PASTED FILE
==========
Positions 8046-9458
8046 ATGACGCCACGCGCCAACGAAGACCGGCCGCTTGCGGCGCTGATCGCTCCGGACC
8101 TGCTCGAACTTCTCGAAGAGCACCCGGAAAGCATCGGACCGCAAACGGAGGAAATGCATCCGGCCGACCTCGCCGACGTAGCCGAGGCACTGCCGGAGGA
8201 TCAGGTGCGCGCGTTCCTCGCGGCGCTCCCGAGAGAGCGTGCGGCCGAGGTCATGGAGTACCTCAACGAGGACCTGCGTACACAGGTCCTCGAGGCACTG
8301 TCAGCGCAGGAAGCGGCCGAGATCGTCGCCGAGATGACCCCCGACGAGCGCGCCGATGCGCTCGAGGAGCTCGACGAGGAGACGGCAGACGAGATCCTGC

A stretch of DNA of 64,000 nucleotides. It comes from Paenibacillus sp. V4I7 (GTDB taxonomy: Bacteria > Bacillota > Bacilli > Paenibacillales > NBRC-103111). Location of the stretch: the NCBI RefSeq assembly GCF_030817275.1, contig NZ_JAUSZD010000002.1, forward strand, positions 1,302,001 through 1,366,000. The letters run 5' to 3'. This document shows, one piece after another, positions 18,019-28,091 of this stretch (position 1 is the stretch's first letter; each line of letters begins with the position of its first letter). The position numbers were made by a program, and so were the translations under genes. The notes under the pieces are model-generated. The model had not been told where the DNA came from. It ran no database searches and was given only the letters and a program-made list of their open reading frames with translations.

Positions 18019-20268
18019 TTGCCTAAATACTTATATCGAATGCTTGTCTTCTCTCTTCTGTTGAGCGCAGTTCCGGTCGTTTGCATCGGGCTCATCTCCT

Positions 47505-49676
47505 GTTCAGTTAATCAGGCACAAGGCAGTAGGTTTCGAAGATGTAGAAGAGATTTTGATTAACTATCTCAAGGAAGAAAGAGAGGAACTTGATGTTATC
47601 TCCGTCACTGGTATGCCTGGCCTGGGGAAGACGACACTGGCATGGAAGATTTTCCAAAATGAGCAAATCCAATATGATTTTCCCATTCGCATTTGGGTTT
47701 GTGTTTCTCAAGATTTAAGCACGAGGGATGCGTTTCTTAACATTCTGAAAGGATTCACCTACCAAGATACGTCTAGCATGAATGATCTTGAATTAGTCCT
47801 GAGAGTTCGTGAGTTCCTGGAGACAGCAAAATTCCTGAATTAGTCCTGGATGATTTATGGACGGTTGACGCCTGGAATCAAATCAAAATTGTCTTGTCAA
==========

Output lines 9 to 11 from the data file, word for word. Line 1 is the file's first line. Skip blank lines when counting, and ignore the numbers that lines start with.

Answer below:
Positions 47505-49676
47505 GTTCAGTTAATCAGGCACAAGGCAGTAGGTTTCGAAGATGTAGAAGAGATTTTGATTAACTATCTCAAGGAAGAAAGAGAGGAACTTGATGTTATC
47601 TCCGTCACTGGTATGCCTGGCCTGGGGAAGACGACACTGGCATGGAAGATTTTCCAAAATGAGCAAATCCAATATGATTTTCCCATTCGCATTTGGGTTT